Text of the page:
Chan chasing Froning up the stairs.

2010 CrossFit Games Finals

Individual Event 4

Thorisdottir and Hackenbruck charge hard late in the evening.

The sandbag sprint in Aromas was brutal, and the 2010 CrossFit Games found competitors moving bags vertically again.

This time, they were moving 600/370 lb. of sandbags down a set of stairs, over a wall, into a wheelbarrow, across the stadium, over the wall and up the stairs. If CrossFit is about being able to do work, this event proved it.

While some of the smaller competitors struggled to get the weight over the wall, most competitors managed the task. A few dumped wheelbarrows sabotaged athletes, but most were able to move the weight with little difficulty, though some competitors took several trips across.

Heather Keenan Bergeron had the top time after Heat 3: 8:55.

“I followed the plan. We had a little plan worked out… We wanted to make as few trips as possible. I wanted to get it all over in one carry, so I just went slow. I didn’t run at all. Then it was just get as many as you can up in as few trips as possible.”

She also dumped her wheelbarrow at the end of her trip across the arena and believes it saved her a lot of unloading time.

In the final heat, Annie Thorisdottir smiled her way across the arena with a full wheelbarrow and a good lead. One of the taller athletes, the Icelander had no trouble getting the weight over the barrier. Kristan Clever had a disaster with the wheelbarrow and, despite her strength, is shorter and took more time at the wall.

Thorisdottir didn’t stop smiling as she raced up the stairs two at a time, and she was rewarded for her good spirits with the top time: a hot 8:04, 34 seconds than her closest competitor, Christy Phillips (8:38). Rebecca Voigt was third in 8:59.

Clever finished in 20th place (11:20), opening the door for Thorisdottir to jump atop the overall standings by three points.

Blair Morrison raced Moe Kelsey in the first men’s heat in an event that was up Morrison’s alley after he spent a year training with odd objects in strange places in Europe.

“I guess a little bit,” he said when asked if his hardcore training helped him. “Not enough, though. I couldn’t beat Moe. He was stronger. He carried more bags up.”

Kelsey, a firefighter, is used to carrying loads up and down stairs, and he set the best early time: 7:37.

Tommy Hackenbruck, a former construction worker, also used his work experience to crush the workout. He bested Kelsey’s time with 6:57 and was the first one under 7 minutes.

That time stood through Heat 3, withstanding a charge from Patrick Burke. Burke, who served in the Marines, said the workout was harder because of where it fell in the schedule.

“It’s just the end of the day,” he said. “Muscles are sore. You don’t want to warm up. It’s that whole mental thing.”

The final heat found Rich Froning Jr. out to a large lead, with Mikko Salo in hot pursuit. Behind them, Matt Chan had two spills with the wheelbarrow.

“I thought I had it stacked right both times! Fucking motherfucker!” Chan exclaimed on the steps after the event. Brandon Phillips also had two dumps and a broken wheelbarrow but persevered to finish the workout in one of the great moments of the Games.

Froning maintained his lead and took second overall with 7:14, then took a seat in Row S for a moment before heading down to encourage Phillips. Salo was third in 7:24.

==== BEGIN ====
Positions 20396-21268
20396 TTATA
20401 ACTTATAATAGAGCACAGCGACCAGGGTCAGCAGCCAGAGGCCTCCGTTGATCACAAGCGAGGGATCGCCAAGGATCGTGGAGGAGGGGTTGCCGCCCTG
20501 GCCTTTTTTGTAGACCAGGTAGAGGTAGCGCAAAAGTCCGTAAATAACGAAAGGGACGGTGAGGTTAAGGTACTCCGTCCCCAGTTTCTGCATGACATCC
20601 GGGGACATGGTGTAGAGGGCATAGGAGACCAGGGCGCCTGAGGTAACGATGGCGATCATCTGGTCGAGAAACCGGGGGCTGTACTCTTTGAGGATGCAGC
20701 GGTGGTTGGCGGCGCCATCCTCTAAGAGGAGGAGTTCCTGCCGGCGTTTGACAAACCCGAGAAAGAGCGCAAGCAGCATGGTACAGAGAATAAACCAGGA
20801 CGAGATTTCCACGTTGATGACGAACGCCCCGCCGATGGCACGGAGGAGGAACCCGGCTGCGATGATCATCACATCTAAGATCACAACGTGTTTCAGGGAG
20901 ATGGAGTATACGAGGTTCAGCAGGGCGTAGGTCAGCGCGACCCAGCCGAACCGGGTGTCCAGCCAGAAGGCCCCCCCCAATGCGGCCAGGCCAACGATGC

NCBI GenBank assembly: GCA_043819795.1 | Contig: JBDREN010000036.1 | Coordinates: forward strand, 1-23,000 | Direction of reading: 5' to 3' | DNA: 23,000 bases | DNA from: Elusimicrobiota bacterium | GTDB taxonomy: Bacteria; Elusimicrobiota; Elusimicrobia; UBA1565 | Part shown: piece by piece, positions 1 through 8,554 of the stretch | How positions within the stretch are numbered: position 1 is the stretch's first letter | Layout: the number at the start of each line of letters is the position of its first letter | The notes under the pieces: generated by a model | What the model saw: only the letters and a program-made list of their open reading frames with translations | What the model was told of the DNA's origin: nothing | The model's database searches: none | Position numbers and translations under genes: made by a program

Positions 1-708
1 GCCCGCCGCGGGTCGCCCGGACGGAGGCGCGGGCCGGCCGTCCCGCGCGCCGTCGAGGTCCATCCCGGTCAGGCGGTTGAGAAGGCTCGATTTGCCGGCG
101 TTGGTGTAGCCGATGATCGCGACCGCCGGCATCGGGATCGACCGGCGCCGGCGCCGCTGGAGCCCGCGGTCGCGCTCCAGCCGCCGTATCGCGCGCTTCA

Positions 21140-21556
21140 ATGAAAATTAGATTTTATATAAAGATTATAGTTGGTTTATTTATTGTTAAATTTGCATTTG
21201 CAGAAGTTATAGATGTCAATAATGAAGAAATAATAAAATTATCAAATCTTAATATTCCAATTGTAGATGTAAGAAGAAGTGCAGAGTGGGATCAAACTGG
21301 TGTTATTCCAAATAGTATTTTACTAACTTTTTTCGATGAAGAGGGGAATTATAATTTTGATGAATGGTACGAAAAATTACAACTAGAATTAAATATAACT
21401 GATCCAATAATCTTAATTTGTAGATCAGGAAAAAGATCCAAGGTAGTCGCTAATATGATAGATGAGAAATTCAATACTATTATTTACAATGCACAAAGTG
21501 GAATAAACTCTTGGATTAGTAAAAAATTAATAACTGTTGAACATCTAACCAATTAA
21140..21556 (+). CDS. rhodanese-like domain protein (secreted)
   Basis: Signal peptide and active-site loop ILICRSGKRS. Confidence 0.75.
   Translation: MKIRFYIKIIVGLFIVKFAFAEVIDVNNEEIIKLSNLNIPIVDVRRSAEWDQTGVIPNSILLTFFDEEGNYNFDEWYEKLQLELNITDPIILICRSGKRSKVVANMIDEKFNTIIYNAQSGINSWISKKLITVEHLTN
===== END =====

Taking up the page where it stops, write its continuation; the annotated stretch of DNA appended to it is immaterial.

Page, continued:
Current results after four events:

Top 5 Men
1. Rich Froning Jr. (25)
2. Graham Holmberg (34)
3. Matt Chan (45)
4. Mikko Salo (48)
5. Patrick Burke (58)

Top 5 Women
1. Annie Thorisdottir (23)
2. Kristan Clever (26)
3. Christy Phillips (36)
4. Julie Foucher (38)
5. Valerie MacKenzie Voboril (41)

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Thorisdottir was all smiles. Hackenbruck continues his reputation as expert on the 'blue collar' workouts.
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21 comments on this entry

1. Jesus wrote...

Was Mikko Salo ok after the sandbag event? He seemed upset because he left to the stanging area right after he got done?

2. Nick G wrote...

Jesus- This debate has been going on the other thread. The sentiment is that a) he had to crap, b) pee, or c) wanted to get the hell out of there after a long day, eat, and go to sleep. I pick c. Some say bad sport, I say competitor who knows how important recovery is, and how much is still left out there. Mikko knows that nothing is over, so he's looking out for himself. He didn't fly from Finland to pat people on the back, He's a silent assassin...Respect his craft, ya know?

3. Diane wrote...

RubenRojas @crossfitgames SO THE FITTEST ON EARTH CAN NOT FINISH A WOD BUT BE THE FITTEST? I would love everyone to chime in........................I agree with Rojas twitter - there should have been a 20 to 25 point penalty for not completing the 1st WOD

4. Jesus wrote...

Good point Nick G. I guess we're so use to watching other athletes cheer on they're opponent after they get done.

5. Vitaly wrote...

@Nick G: You raise a great point. We shouldn't expect him to hang around and cheer everyone else on. But as on said on the other thread, that's such a great part of CrossFit competitions. But at the end of the day, he's there to win, so he's gotta look out for himself as you said.

6. Coach@ wrote...

I liked what Spealler said when interviewed at the end last night. He talked about how the competitors, as a group, were "good dudes," still encouraging and looking out for each other. As big as CrossFit is, and the games are, we all know it's going to be get much bigger. I don't want to be a pessimist, but I'm hoping the increased money and attention that's on the way doesn't lead to the "assassin" mentality. I still want to see images of Froning Jr going to the bottom of the stairs to encourage Brandon Phillips who got knocked out of the top 5 because of a faulty wheelbarrow.